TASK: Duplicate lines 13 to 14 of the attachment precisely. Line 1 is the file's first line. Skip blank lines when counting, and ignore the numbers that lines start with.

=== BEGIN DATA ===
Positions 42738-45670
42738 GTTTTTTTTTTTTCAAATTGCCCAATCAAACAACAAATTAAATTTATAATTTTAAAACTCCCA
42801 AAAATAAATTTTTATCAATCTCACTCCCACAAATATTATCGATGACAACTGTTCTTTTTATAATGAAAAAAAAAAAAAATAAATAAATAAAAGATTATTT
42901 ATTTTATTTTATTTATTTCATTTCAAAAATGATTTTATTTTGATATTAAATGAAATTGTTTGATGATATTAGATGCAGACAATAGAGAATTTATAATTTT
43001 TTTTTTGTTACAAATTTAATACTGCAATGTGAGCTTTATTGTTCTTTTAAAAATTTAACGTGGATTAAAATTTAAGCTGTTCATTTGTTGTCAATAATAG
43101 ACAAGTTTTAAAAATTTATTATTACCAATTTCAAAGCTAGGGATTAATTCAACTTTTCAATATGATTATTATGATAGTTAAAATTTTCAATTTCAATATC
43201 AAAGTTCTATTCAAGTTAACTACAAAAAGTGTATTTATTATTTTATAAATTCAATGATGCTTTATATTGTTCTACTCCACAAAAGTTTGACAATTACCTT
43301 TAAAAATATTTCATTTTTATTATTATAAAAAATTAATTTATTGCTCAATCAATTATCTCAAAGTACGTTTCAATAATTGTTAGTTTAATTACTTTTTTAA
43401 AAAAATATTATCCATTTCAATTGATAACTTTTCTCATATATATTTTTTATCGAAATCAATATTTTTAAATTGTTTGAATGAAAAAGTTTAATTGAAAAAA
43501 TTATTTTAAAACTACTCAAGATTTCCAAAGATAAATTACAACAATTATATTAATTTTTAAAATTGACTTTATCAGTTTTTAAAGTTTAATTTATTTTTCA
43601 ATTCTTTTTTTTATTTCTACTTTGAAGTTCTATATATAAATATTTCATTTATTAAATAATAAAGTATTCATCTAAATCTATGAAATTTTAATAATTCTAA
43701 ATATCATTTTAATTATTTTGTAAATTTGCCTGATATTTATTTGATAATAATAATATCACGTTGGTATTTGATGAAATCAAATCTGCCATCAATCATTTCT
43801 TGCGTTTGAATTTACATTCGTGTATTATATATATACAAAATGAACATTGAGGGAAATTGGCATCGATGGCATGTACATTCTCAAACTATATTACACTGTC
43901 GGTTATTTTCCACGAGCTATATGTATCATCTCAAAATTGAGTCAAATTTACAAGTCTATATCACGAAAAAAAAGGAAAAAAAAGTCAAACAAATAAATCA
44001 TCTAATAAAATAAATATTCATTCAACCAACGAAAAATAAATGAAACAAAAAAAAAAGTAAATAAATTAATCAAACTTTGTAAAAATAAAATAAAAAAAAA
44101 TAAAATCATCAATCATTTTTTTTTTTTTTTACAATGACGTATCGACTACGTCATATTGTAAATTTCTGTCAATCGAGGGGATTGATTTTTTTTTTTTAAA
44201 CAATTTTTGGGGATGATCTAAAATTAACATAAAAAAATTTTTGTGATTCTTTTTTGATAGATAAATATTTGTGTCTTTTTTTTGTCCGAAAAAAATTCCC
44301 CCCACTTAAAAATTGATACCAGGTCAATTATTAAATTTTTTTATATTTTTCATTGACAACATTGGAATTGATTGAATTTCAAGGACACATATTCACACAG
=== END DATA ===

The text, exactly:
43801 TGCGTTTGAATTTACATTCGTGTATTATATATATACAAAATGAACATTGAGGGAAATTGGCATCGATGGCATGTACATTCTCAAACTATATTACACTGTC
43901 GGTTATTTTCCACGAGCTATATGTATCATCTCAAAATTGAGTCAAATTTACAAGTCTATATCACGAAAAAAAAGGAAAAAAAAGTCAAACAAATAAATCA